The joint pain and stiffness caused by arthritis can make physical work difficult. Completing even the simplest tasks can end up being time consuming, painful, and exhausting. Techniques exist, however, that help make work easier and less painful, allowing you to get more done during your day. Here are a few ideas on how you can simplify work.
First, alternate heavy duty jobs and light jobs. For example, in a morning you have to carry storage bins up to the attic, dust the living room, vacuum, pay bills, call your doctor, and mow the front lawn. Do the jobs in this order:
1. Carry bins to attic (heavy)
2. Call doctor (light)
3. Mow the lawn (heavy)
4. Pay bills (light)
5. Vacuum (heavy)
6. Dust (light)
Make sure to take a rest break after each job, even if it is light, to conserve your energy. (See the article entitled Arthritis and Energy Conservation.)
Next, eliminate lifting and carrying when you are able. Instead of picking a box up from a counter and carrying it across the kitchen, slide it along the counter as far as you can and pick it up when you have to. When you do have to pick up and carry objects, break the load up into smaller amounts to decrease the weight and reduce the stress on your joints. If you have access to one, use a rolling cart to push or pull heavy objects rather than carrying them.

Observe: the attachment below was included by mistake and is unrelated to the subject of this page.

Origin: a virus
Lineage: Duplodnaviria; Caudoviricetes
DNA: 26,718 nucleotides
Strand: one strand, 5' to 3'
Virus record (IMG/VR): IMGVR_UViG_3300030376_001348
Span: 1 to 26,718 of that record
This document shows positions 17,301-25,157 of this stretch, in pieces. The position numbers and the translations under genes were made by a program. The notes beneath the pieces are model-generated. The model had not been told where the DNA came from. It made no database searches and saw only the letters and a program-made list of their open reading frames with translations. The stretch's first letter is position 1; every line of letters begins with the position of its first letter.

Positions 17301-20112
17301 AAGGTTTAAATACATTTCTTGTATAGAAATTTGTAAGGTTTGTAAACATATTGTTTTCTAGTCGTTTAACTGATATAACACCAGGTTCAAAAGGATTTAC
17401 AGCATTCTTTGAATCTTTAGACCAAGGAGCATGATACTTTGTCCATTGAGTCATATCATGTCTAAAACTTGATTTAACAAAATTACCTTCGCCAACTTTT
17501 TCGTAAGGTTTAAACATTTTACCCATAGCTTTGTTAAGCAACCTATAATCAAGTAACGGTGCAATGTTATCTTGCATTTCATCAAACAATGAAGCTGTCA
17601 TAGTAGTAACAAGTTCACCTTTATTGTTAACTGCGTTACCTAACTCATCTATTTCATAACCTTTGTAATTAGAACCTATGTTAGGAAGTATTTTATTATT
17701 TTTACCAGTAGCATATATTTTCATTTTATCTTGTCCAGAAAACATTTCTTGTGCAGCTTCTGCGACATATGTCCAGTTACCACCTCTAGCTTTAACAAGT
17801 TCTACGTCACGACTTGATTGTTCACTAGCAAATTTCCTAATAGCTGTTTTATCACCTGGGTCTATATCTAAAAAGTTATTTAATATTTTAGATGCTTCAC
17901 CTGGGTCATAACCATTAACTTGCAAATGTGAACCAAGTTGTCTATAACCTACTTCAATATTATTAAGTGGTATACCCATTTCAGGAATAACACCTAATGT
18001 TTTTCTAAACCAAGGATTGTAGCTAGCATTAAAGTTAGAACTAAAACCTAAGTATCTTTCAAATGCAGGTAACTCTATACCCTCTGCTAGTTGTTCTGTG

Third, keep your body in proper alignment when completing work. When possible, keep your back straight and your hips and knees aligned. Lift an object with your back straight and your knees bent, keeping the object close to your body. Turn your whole body with your feet once you have the object off the ground – do not twist your back. Push or pull objects with your back straight and your body facing forward.
Another tip is to use the larger joints of your body when possible. Push or carry objects with your forearms instead of your hands to spread the weight of the object over a larger area. Lift with your knees instead of your back, as your knees are actually larger joints than the smaller joints between the vertebrae of your lower back. Twist open jar caps with the heel of your hand instead of your fingertips.
Finally, use adaptive devices when you can to help complete work. Large handled and long handled tools, rolling carts, opening devices, and numerous other gadgets are readily available and are inexpensive to obtain. Another article in this series will go into more detail about adaptive devices.
These techniques can be used on a job site as well. Talk to your employer about adapting your job to incorporate work simplification, as most employers would rather allow a few adaptations that go through the expense of hiring a new employee. If you put it in terms of cost savings, most employers are willing to listen to your proposals.
By using work simplification techniques, you will be able to reduce strain on your joints and get more work done during your day. Try these techniques and see if they help save you some pain and aggravation!